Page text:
written by: Heidi Baker
One day I'll remember something
I forgot before I knew it was gone,
a way of braiding wishes into hopes,
as children do.
She'll stretch up out of a deep slumber,
blink at me and yawn,
vaguely aware I haven't room
for her any longer.
I'll want to make room, open my arms,
carry her hopeful innocence
back into my bones,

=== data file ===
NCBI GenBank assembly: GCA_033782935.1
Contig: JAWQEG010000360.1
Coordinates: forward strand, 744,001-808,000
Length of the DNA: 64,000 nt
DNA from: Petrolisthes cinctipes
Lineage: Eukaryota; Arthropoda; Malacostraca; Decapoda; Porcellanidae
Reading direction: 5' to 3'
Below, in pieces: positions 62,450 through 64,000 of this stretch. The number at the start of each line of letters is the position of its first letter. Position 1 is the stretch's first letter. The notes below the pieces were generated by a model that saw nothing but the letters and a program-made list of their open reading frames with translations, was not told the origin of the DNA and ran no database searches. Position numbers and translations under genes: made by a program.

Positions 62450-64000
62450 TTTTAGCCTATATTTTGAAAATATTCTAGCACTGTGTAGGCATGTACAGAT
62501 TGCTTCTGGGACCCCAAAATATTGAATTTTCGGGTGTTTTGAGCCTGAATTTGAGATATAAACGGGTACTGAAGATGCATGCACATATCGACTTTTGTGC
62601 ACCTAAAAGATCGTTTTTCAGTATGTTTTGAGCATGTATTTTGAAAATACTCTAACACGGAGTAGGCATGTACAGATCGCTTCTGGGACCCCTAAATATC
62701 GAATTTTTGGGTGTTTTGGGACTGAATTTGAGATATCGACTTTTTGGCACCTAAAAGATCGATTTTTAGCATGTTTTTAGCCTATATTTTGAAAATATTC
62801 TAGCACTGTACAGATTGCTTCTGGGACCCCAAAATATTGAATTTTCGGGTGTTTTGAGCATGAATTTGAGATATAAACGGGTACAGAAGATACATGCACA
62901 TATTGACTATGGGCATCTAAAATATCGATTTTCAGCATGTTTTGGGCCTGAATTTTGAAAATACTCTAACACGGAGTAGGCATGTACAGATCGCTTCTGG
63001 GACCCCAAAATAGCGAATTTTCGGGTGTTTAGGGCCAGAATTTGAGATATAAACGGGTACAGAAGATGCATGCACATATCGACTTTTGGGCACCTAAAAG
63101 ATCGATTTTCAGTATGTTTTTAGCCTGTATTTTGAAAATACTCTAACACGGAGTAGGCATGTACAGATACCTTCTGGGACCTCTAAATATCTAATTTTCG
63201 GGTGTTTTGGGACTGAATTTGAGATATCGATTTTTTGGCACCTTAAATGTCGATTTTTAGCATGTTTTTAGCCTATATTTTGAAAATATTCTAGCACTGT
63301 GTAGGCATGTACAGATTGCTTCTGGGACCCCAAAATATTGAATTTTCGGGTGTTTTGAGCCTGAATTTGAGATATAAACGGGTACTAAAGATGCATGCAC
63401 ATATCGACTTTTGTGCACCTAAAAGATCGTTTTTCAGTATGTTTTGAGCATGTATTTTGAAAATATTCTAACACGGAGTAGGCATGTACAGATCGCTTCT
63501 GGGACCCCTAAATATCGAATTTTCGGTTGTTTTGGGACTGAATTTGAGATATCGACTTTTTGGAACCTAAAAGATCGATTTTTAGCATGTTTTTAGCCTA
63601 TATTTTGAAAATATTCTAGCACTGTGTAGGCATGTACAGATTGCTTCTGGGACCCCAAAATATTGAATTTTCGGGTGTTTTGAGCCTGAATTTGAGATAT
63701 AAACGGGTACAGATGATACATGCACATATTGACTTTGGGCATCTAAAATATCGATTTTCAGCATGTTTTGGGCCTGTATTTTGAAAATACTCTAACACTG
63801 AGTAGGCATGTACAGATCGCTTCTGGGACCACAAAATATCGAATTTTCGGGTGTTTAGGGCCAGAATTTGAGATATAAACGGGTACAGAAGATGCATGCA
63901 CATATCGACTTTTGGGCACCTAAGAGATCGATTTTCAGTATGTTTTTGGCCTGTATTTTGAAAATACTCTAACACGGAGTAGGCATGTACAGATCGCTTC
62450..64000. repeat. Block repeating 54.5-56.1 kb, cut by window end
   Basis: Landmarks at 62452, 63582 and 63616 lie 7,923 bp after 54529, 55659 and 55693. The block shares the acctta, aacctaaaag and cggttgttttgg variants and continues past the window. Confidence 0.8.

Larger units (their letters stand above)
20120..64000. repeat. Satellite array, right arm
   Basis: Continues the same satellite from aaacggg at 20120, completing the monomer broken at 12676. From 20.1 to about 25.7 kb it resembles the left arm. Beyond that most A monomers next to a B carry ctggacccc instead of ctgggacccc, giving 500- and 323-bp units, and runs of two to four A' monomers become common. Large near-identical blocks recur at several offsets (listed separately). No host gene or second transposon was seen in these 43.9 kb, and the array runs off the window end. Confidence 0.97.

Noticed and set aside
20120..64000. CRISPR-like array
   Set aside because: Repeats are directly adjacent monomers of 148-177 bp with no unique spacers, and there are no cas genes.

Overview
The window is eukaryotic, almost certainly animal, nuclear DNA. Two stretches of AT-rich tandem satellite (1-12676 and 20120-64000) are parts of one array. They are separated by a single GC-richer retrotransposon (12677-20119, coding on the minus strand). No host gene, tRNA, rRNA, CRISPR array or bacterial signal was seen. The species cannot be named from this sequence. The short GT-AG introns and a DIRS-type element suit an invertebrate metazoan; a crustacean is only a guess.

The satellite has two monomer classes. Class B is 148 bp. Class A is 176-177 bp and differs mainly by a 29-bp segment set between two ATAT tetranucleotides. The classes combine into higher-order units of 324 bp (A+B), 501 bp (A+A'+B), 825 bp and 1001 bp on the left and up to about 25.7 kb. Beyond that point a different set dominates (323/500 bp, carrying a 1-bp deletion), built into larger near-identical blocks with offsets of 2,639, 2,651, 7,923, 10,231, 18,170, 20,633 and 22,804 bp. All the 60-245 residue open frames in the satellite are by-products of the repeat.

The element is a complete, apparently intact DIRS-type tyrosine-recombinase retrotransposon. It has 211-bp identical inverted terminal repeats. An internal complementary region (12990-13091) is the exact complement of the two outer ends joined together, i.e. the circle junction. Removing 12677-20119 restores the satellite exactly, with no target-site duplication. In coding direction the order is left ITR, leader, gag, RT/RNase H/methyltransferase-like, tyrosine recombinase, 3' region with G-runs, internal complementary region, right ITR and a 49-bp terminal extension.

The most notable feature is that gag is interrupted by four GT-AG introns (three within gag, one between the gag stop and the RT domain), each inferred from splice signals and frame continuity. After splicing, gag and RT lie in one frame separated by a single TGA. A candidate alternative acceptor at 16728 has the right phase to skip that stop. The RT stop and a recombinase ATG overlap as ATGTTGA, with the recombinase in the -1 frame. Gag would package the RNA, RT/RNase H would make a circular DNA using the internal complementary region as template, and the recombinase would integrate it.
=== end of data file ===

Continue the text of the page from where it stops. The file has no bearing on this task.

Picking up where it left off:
turn back time, and before my mom gets sick,
freeze the world.
We'd all hold our billions of poses forever
and never would I know the depth of sorrow
I have lived since my mother's passing.
Nor would I unearth the breadth
of joy gifted in quiet surrender,
or walk through the garden born in its soil.
When one day comes, and I stand
before childish longing
with her wide-eyed trust,
I'll let her know, her work here is done.
I've found another way.
Hope forms, too, of rising through grief,
each moment holy ground.